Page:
With only one Democratic candidate in what is considered a safe Republican district, the GOP primary is expected to determine not only the district’s future representative but could also herald a shift in the party toward more extreme or moderate candidates.
Though Tatro said he did not have any intention to run for re-election during the appointment process, he said he decided to run after receiving encouragement to do so from grassroots supporters, Senate colleagues and community leaders. He has received the endorsement of the Senate Republican Caucus and as the appointed incumbent, his main challenger is Republican Assemblywoman Lisa Krasner. She paid nearly $5,000 for television advertisements running from mid-April to June — a rare move in state legislative races that indicates the competitiveness of the four-way primary.
Sparks business owner Tim Duvall and right-wing conservative radio host Monica "Jaye" Stabbert are also running for the seat. Stabbert's platform features more right-leaning messaging than Tatro or Krasner's, including support for “Freedom from Forced Vaccination,” referring to undocumented immigrants as “illegals” on her website and support for the “GOD given right to protect yourself,” referring to constitutional carry (or the ability to carry a concealed weapon without a permit).
Tatro has reported raising more than $167,000 backed by the Senate Republican Caucus and other state senators, including Settelmeyer and state Sen. Scott Hammond (R-Las Vegas). He reported spending $10,601 in the primary so far, almost $20,000 less than Krasner, who has raised more than $34,000 in her bid for the seat. Tatro’s cash on hand is $137,000 to Krasner’s $109,000.
Duvall reported raising $56,000, all from himself. He has spent $23,800 so far and has a cash-on-hand balance of $18,500. Stabbert reported $41,500 in contributions, with $30,000 coming from a loan. Heading into the primary, she has spent about $52,000 and has $11,000 in cash on hand.
Whichever candidate advances to the primary will likely face Democrat Aaron Sims, who reported raising $4,200 and having about $1,300 in cash on hand. He filed to run in Nevada's 2nd Congressional District in 2022 but withdrew before the Democratic primary.
Senate District 17
With incumbent Republican Settelmeyer termed out of office, Assembly members Robin Titus (R-Wellington) and Jim Wheeler (R-Minden) are squaring off in the Republican primary to represent Senate District 17. The rural district includes Churchill, Lyon, Douglas, Mineral, Esmeralda and Nye counties.
With no other party candidate running for the state Senate seat and more than 48 percent of active voters registered as Republicans, the rural district is considered a safe Republican seat that will be determined in the primary.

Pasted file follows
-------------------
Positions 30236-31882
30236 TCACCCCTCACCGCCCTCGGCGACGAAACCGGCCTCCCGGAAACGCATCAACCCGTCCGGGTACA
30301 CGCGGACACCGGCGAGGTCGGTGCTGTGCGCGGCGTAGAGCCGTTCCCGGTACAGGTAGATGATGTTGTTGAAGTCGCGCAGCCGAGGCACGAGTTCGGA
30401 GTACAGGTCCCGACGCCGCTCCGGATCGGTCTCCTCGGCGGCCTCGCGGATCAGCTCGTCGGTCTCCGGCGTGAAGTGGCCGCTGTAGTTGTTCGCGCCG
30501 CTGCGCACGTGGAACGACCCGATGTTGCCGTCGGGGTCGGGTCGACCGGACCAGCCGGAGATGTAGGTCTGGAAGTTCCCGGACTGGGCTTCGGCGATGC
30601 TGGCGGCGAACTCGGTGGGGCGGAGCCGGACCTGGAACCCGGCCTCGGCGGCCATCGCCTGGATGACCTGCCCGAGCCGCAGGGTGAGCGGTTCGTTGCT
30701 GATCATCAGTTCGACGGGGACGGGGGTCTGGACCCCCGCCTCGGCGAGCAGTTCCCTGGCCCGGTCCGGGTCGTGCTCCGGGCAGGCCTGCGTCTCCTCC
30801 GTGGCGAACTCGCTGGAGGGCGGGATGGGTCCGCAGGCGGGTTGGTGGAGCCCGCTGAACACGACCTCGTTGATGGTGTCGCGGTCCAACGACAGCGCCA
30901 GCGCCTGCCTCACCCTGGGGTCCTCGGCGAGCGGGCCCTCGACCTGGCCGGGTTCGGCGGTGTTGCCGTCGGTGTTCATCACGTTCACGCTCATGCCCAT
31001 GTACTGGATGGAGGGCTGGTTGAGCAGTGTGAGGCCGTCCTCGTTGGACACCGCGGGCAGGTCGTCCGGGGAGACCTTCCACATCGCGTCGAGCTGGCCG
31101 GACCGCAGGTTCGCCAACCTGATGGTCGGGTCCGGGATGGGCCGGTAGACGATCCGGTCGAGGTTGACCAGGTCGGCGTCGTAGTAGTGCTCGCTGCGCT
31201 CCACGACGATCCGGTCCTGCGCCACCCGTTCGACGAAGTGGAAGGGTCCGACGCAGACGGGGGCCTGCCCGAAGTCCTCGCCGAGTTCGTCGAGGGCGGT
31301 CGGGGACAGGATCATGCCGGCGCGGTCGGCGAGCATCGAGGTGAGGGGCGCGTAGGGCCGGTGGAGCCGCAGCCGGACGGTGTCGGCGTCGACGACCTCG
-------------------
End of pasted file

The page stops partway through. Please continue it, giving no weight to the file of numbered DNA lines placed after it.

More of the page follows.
Wheeler first assumed office in 2012. Before retirement, he served in the U.S. Air Force from 1975 to 1977 and was the chief executive officer of Powerdyne Automotive Products for 15 years.
Titus is a physician in Lyon County and the president of the Smith Valley Historical Society. Previously, she served as chief of staff at the Lyon County Hospital and on the State Board of Medical Examiners. She has also served as President Trump’s Nevada campaign co-chair.
Though Titus took over from Wheeler as leader of the Assembly Republican Caucus after the 2019 session and Wheeler announced the formation of an “Assembly Freedom Caucus” composed of seven fellow Assembly Republicans before the 2021 session, the two lawmakers have historically avoided public spats.
The Senate Republican Caucus endorsed Titus, signifying a rift between Wheeler and the party. Wheeler also received an endorsement from Senator Ted Cruz (R-TX).
As of April’s campaign filing deadline, Titus has reported raising a little more than four times Wheeler’s $12,000 reported contributions and spending nearly $37,900 to Wheeler’s $6,400. Heading into the primary, Titus has nearly $96,400 in the bank, while Wheeler has more than $60,600.
Senate District 20
Covering a sizable portion of Henderson and unincorporated Clark County, Senate District 20 is up for grabs in the 2022 election cycle following state Sen. Keith Pickard’s (R-Henderson) decision not to run for re-election.
During the redistricting process, the district effectively swapped places with former Senate District 12, maintaining a heavy Republican voter registration advantage.
With nearly 41 percent of active voters registered as Republicans compared to only 25 percent registered as Democrats, the seat is considered to be safe in the hands of the Republican Party.
Though Assemblyman Glen Leavitt (R-Boulder City) filed early to run for the office, he withdrew from the race in March citing personal reasons, leaving pharmacist and former California state Sen. Jeff Stone as the lone Republican candidate running for the seat. After five years of service, Stone resigned from the California Senate in 2019 when he accepted a nomination from former President Donald Trump to become the Western Regional Director of the U.S. Department of Labor.
Stone reported raising $115,470 as of the first candidate filing period, $100,000 of which is a loan. Heading into the primary, he has a $112,300 cash-on-hand balance.
Retired military intelligence officer and former middle school teacher Brent Foutz is the only Democrat listed in the race. Foutz ran for election to the Assembly in 2020 but ultimately lost to Leavitt in the general election, carrying only 33.7 percent of the vote to Leavitt’s 63.4 percent.
Libertarian Brandon Mills and nonpartisan Daniel Patterson also filed to run.
Mills reported raising $75 and having a cash-on-hand balance of $23. Patterson has reported raising $7,270 and having that same amount in the bank. All of Patterson’s funding comes from people who share his last name. Foutz did not file a campaign report.
Updated on May 5, 2022, at 8:37 a.m. to include a link to Senate District 9 candidate Tina Peetris' campaign website.